SpaceShipTwo Flew on Untested Rocket

Richard Branson’s plane meant to carry tourists into space never tested a new engine using new fuel before it flew—and exploded—over California on Friday.

Virgin Galactic’s SpaceShipTwo crashed in the California desert Friday after testing a new rocket motor for the first time in flight. The company said an “in-flight anomaly” occurred. Law enforcement said one pilot was killed and the other was seriously injured.

“During the test, the vehicle suffered a serious anomaly resulting in the loss of the vehicle,” Virgin Galactic said in a statement it released to NBC News. “Our first concern is the status of the pilots, which is unknown at this time. We will work closely with relevant authorities to determine the cause of this accident and provide updates as soon as we are able to do so.”

SpaceShipTwo had been slung under the jet-powered carrier aircraft WhiteKnightTwo before taking off. WhiteKnightTwo carried SpaceShipTwo to 50,000 feet before releasing it for free flight.

The Federal Aviation Administration provided additional details on what happened next.

“Just after 10 a.m. PDT today, ground controllers at the Mojave Spaceport lost contact with SpaceShipTwo, an experimental space flight vehicle,” FAA spokeswoman Laura Brown told The Daily Beast in an email. “The incident occurred over the Mojave Desert shortly after the space flight vehicle separated from WhiteKnightTwo, the vehicle that carried it aloft. Two crew members were on board SpaceShipTwo at the time of the incident.”

The WhiteKnightTwo remained airborne after the incident and landed safely.

The National Transportation Safety Board also will investigate the crash, a spokesman told The Daily Beast.

SpaceShipTwo was testing a new plastic-based rocket fuel for the first time Friday. An eyewitness told The Daily Beast that the spacecraft exploded shortly after the rocket motor was ignited. The spaceship had not flown a powered flight in about nine months because engineers were switching out its original engine that used rubber-based rocket fuel for the new engine, which used plastic-based fuel.

Scaled Composites, which built the spacecraft, had experienced some problems with the new rocket, which until Friday had only been tested on the ground. While the new motor holds much promise of greatly increased performance, there were some serious risks associated with the new rocket—as Friday’s incident proved.

With the new rocket installed, SpaceShipTwo was expected to fly more than five times higher than it had ever flown before—right to the edge of space at 62 miles above the Earth. In some ways, SpaceShipTwo, which was to reach a maximum speed of about 2,500 miles per hour during its ascent into space, was pushing the limits of its virtually untested design.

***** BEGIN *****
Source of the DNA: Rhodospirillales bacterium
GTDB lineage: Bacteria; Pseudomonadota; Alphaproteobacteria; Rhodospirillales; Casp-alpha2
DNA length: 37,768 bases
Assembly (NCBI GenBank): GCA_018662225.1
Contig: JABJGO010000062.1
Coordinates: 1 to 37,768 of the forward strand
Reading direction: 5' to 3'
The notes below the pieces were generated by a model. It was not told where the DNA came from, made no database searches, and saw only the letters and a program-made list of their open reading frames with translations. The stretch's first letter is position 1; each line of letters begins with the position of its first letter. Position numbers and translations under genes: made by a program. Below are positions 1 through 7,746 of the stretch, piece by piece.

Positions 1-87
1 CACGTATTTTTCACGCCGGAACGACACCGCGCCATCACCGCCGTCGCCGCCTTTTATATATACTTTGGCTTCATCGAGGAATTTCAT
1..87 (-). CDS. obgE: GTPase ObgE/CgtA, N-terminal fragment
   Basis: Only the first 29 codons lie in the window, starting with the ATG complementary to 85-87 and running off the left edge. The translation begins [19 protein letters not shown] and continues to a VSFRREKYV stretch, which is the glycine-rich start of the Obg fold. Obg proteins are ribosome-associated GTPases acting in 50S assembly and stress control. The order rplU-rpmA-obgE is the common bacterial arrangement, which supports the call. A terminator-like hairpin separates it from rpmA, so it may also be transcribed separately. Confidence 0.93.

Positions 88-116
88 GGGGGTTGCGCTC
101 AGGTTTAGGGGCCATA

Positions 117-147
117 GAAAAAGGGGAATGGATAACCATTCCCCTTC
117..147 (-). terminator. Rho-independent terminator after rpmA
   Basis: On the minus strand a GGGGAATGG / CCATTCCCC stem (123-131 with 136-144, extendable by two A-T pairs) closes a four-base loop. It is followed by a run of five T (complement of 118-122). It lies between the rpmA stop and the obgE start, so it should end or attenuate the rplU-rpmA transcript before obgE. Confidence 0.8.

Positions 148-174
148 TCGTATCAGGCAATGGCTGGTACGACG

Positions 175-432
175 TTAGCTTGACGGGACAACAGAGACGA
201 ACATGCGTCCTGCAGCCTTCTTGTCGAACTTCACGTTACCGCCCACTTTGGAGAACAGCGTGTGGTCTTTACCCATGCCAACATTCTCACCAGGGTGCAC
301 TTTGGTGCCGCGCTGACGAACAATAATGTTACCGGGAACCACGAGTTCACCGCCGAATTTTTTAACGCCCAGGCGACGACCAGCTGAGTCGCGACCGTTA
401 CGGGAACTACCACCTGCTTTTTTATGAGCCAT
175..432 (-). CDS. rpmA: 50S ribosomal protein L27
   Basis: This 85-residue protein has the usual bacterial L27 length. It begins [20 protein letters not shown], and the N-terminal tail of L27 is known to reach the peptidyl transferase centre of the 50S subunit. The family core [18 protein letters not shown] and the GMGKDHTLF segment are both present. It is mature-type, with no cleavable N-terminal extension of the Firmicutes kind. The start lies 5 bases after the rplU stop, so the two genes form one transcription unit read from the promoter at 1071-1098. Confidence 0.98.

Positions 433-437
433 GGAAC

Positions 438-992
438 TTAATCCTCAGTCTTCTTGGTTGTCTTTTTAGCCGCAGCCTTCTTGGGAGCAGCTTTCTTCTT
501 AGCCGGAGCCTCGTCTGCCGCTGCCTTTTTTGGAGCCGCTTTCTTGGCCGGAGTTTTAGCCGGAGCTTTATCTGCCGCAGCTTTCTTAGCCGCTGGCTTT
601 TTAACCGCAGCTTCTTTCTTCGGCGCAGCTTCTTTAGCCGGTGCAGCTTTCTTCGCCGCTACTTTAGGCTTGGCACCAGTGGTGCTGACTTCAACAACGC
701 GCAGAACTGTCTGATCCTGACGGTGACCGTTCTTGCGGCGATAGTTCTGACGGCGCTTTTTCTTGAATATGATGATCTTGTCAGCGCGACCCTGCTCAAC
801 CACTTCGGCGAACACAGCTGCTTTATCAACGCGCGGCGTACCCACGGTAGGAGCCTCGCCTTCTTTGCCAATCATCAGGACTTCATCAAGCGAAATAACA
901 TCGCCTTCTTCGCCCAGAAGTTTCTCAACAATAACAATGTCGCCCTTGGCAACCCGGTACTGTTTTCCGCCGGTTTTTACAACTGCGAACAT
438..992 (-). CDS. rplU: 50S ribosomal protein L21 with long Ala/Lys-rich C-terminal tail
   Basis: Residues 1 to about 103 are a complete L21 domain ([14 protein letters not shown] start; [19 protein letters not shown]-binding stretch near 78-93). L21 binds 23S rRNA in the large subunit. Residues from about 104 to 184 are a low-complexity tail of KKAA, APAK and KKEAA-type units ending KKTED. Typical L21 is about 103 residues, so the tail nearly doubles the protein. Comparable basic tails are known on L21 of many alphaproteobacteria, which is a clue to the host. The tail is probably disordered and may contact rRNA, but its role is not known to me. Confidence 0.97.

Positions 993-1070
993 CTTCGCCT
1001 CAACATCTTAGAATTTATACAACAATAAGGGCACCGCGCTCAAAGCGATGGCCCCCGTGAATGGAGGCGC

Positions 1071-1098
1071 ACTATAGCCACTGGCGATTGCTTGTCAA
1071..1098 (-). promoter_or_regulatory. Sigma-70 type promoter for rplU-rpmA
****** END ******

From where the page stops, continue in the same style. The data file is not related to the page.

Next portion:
It was not the first time Virgin pushed limits to get into space. A new biography about SpaceShipTwo’s patron, Richard Branson, by investigative journalist Tom Bower makes that clear. Rocket engineers Geoff Daly and Caroline Campbell were critical of one of the components of the original rubber-based fuel: nitrous oxide. Campbell warned: “Nitrous oxide can explode on its own.” Another toxic component of the fuel was hydroxyl-terminated polybutadiene, a form of rubber. Campbell said that when the engine ran there was “so much soot coming out the back, burning rubber, that it could be carcinogenic.”

In 2007, the unattached rocket engine using that fuel was being tested on the ground in the Mojave desert when it exploded and killed three of 40 engineers observing the test. Investigators found that safety regulations at the site had been violated and that the men killed had been too close to the rocket motor.

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After tests this January, it was decided to the fuel powering the rocket engine should have its rubber removed. The reason was not toxicity but that the fuel did not provide consistent and stable power, and the test pilots had to shut down the engine prematurely. Before SpaceShipTwo could fly with the new fuel aboard it had to be extensively tested on the ground. As those tests were taking place, Branson told Bloomberg TV: “It took us a lot longer to build rockets that we felt completely comfortable with.”

SpaceShipTwo was expected to usher in a new era of commercial space travel: More than 700 people had already paid more than $250,000 each for a chance to leave the planet and experience the weightlessness of space flight. Branson himself had been planning to fly onboard the spacecraft by next year.

Friday’s incident, however, throws all of that into question.